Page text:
@shard2323 You've made an excellent attempt to debunk freud and if we let this go one for awhile longer you can only make your case stronger based on scientific empirical evidence. However if it was 100% obvious that freud was wrong there would be no need to go against it so passionately.

Freud's theories and in particular the ones that are up for debate here can only be made less likely or less probable. It cannot yet.. and might not ever be completely debunked. As stated before Kaze and I share the same ideas when it comes to this particular subject.

Neither side can win this argument.
 

Kaze Araki

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@Core
If we try to look at Psychoanalysis from scientific perspective, then it is clear that it is not science.
But this also has another meaning, that is science does not attempt to falsify metaphysical theses.
Therefore, while failed Freudian prediction can be debunked by science (as the prediction tied itself with incorrect empirical results),
a successful prediction cannot be debunked, albeit it can still be explained via other more empirically oriented models.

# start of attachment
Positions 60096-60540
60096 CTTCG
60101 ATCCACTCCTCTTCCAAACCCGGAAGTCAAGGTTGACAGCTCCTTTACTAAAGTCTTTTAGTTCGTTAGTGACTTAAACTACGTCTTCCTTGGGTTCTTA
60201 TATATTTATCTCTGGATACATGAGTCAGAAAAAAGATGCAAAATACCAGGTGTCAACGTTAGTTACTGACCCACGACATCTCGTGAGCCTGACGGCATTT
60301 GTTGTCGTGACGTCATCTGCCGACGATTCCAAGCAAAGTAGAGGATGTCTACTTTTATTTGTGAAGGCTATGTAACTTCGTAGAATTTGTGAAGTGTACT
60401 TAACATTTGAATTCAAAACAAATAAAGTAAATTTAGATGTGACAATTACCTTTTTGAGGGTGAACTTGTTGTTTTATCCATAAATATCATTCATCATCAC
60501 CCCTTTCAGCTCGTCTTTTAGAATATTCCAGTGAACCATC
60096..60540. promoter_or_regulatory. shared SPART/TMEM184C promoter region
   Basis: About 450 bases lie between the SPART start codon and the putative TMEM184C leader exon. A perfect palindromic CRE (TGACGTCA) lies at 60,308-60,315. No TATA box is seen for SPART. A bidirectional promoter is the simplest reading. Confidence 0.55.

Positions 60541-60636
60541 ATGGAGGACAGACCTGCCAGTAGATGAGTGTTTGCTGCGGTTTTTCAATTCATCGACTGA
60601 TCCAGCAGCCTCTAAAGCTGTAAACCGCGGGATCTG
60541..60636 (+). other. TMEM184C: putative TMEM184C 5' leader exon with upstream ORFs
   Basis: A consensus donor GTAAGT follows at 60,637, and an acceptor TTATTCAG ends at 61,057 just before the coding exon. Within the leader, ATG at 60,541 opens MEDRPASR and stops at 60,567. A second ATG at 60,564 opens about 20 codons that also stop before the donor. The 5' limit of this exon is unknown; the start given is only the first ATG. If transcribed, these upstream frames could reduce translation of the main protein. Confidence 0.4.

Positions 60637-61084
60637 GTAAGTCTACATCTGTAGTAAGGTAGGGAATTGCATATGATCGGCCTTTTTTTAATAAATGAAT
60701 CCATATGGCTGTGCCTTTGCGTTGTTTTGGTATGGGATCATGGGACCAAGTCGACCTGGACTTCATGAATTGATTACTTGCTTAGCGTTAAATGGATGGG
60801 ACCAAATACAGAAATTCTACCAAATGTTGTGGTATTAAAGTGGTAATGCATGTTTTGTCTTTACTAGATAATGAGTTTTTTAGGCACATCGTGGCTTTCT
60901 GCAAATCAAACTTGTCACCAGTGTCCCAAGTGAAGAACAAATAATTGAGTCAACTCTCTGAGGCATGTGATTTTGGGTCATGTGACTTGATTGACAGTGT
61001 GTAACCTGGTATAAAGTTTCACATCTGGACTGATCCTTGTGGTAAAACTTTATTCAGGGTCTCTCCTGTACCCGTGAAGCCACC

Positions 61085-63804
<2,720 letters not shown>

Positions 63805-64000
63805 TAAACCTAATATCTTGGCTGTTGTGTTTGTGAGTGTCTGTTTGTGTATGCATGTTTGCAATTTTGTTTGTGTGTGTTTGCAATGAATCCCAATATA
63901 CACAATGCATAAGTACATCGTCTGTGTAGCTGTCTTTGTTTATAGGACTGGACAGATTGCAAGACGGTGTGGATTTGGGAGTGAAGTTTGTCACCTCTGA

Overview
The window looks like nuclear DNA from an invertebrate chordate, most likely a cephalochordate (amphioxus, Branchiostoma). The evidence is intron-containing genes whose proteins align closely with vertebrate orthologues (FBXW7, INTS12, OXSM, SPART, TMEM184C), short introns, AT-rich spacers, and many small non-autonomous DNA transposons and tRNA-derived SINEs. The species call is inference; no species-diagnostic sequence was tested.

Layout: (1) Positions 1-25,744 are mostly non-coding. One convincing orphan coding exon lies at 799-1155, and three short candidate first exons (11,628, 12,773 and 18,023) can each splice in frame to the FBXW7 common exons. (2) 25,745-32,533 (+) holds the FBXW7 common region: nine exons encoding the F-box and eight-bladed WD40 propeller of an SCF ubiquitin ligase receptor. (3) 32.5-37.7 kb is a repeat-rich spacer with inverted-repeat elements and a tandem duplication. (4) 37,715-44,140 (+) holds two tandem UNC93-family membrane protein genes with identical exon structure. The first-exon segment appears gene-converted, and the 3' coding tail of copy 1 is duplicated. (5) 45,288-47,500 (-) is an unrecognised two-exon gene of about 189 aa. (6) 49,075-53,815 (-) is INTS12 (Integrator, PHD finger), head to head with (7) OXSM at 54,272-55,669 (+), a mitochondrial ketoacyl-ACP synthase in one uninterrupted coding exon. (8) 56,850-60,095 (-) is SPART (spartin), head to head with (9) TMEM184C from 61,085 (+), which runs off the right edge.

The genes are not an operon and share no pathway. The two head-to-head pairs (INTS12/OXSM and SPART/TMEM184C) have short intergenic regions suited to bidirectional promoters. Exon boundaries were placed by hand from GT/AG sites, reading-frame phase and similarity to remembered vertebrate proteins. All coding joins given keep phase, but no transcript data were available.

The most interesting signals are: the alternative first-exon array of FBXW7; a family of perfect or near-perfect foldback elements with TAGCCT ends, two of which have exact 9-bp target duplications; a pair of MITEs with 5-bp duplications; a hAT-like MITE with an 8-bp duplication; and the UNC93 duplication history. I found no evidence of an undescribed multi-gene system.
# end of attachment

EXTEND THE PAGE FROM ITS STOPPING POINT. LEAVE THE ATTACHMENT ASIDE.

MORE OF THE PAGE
Core

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@Core
If we try to look at Psychoanalysis from scientific perspective, then it is clear that it is not science.
But this also has another meaning, that is science does not attempt to falsify metaphysical theses.
Therefore, while failed Freudian prediction can be debunked by science (as the prediction tied itself with incorrect empirical results),
a successful prediction cannot be debunked, albeit it can still be explained via other more empirically oriented models.

Yea thats what I said -.-
 

shard2323

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Alas, there's seems to be language barrier between us, I care none about modern psychology and its "empirical" approach - of which I believe I had told you long before as dead boring. Nor do I really understand what is it that you are trying to debunk here.